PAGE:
- Four of the five affiliated institutions (but not the University of Washington) require that students seeking admission secure a recommendation from the 3-2 program adviser. Even with a recommendation from the 3-2 program adviser, admission to some of the affiliated institutions is not guaranteed. Under normal circumstances, to secure a recommendation from the 3-2 program adviser at Whitman and to be admitted to any of the five affiliated programs, students will need cumulative and mathematics-science grade-point averages of at least 3.0. Washington University in St. Louis and Columbia University normally accept students who are recommended by the 3-2 program adviser at Whitman, take the prerequisite mathematics and science courses, satisfy the general education and credit requirements set by their institutions, and meet their GPA standards (3.3 for Columbia and 3.25 for Washington University in St. Louis).
- Nearly all institutions have higher (than 2.0) overall and mathematics-science GPA requirements for transfer admission, and/or additional course, credit, or general education requirements. Here are three examples. 1) Along with additional requirements that depend on the intended program (e.g., civil engineering, electrical engineering), Columbia University requires that students spend “approximately” three years at Whitman, complete 97 (not 93) credits at Whitman, and take the equivalents of Economics 101 or 177, 102, and English 110 (or 210). 2) Washington University requires students to complete a three-credit or four-credit humanities or social science course numbered 300 or above. 3) Caltech recommends (strongly) that ALL 3-2 program students (regardless of which track the individual is following) to take Physics 245, 246, 255, and 256.
- Students receive a Whitman College degree after completing requirements above and, in particular, after receiving a B.S. degree with major in the appropriate field from an affiliated institution or from a nonaffiliated but ABET-accredited program. Completing a degree in a nonaffiliated program or at the University of Washington may take more than two years.
- The Whitman pre-engineering majors are only given to students who successfully complete their 3/2 program. If a student does not receive a B.S. degree from a transfer institution, he or she must satisfy the requirements for a non-pre-engineering Whitman College major in order to graduate from Whitman and may need to keep this possibility in mind as they schedule courses at Whitman.
- For individuals interested in the Computer Science option: it is critical to contact the program adviser early in your time at Whitman College. The hierarchical nature of the mathematical coursework required for this option along with the scheduling rotation and enrollment limits of specific mathematics courses make this course of study challenging to accomplish in three years. Indeed, there are a variety of scenarios (including starting this path late) that may preclude an individual from pursuing this option without either additional time at Whitman (beyond the normal three years) or coursework taken elsewhere.
- Individuals interested in biomedical engineering should be aware that the required pre-engineering coursework (i.e., classes to be completed at Whitman) varies widely from one partner institution to another. In particular, a student wanting to do biomedical engineering at Columbia should consider following the Physics track at Whitman and supplementing those courses to complete Columbia's requirements. In contrast, a student wanting to do biomedical engineering at Washington University in Saint Louis should follow the BBMB track at Whitman. Clearly, anyone wanting to pursue biomedical engineering should be in close contact with Whitman's 3/2 adviser.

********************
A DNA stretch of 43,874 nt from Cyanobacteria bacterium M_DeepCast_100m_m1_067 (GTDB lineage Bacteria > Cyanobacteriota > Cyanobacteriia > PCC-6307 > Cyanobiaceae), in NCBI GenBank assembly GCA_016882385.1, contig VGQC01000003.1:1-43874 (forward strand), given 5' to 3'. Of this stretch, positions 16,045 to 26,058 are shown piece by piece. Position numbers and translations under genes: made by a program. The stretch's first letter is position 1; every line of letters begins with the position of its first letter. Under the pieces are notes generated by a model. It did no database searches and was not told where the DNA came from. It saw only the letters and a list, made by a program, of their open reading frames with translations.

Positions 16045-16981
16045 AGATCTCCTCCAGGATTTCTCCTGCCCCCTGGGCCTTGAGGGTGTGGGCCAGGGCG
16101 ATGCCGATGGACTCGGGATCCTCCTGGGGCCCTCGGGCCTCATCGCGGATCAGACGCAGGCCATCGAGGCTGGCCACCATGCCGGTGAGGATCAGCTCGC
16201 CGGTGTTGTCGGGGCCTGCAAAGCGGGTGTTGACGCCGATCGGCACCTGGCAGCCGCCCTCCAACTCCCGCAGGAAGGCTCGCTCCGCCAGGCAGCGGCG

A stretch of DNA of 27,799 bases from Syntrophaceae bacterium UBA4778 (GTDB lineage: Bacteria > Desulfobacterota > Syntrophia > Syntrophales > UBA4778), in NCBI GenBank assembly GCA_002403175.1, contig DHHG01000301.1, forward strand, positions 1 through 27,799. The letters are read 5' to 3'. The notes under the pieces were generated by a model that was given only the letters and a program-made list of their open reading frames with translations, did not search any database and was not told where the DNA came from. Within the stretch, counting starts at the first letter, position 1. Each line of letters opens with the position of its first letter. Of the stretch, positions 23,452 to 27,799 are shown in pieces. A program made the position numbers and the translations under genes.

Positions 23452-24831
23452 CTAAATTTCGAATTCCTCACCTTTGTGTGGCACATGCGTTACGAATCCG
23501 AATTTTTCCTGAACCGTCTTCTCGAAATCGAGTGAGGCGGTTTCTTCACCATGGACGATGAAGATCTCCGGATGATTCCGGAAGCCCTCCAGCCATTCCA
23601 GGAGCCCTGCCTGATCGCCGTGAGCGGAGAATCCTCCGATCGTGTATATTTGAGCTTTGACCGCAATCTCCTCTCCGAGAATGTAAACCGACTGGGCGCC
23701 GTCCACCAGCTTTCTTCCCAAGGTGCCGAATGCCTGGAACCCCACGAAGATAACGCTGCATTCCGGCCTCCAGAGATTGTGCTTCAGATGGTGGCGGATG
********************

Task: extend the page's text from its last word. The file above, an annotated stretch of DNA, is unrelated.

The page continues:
Advisers: Robert Carson (Environmental Studies and Geology) and Tim Parker (Biology)
Whitman College has an association with the Nicholas School of the Environment at Duke University, Durham, N.C. The Cooperative College Program is designed to coordinate the education of students at Whitman College with graduate programs in the broad area of resources and environment offered at Duke University. Participating students are accepted into either of two degree programs, the Master of Forestry (M.F.) or the Master of Environmental Management (M.E.M.). The cooperative program is designed to accommodate students after three years of study at Whitman or upon graduation from Whitman. Duke requires applicants to take the Graduate Record Exam (general test without any advanced subject tests) in October or December of the year prior to the desired year of entrance. Those students who complete the necessary qualifications and who choose to enter Duke after three years may qualify for one of the professional master’s degrees with four semesters at Duke, in which at least 48 credits are earned. Upon completion of the requirements of the Duke program, the student will be awarded the Bachelor of Arts degree in the appropriate field by Whitman College. See the Nicholas School of the Environment website, www.nicholas.duke.edu, for additional information.
The major for the Whitman degree will be biology or geology, depending on the courses taken at Whitman. The specific requirements to be completed at Whitman College are as follows:
- For the biology major, the following courses are required: a minimum of 22 credits of biology to include Biology 111, 112, 205, 215 or 277, plus a minimum of seven additional credits in courses above the 200 level; Chemistry 125, 126, 135, 136, or 140; Economics 101 or 177, 102; Geology 210 (or 110 or 120); Mathematics 125, a statistics course. In addition, the following courses are recommended: Mathematics 167, Economics 307, a year of physics.
- For the geology major, the following courses are required: a minimum of 22 credits of geology to include Geology 210 (or 110 or 120), 227, 350, and at least 10 additional credits in courses numbered above 300; Biology 111, 112; Chemistry 125, 126, 135, 136, or 140; Economics 101 or 177, 102; Mathematics 125, a statistics course. In addition, the following courses are strongly recommended: Biology 215 or 277, Mathematics 167, Economics 307, and a year of physics.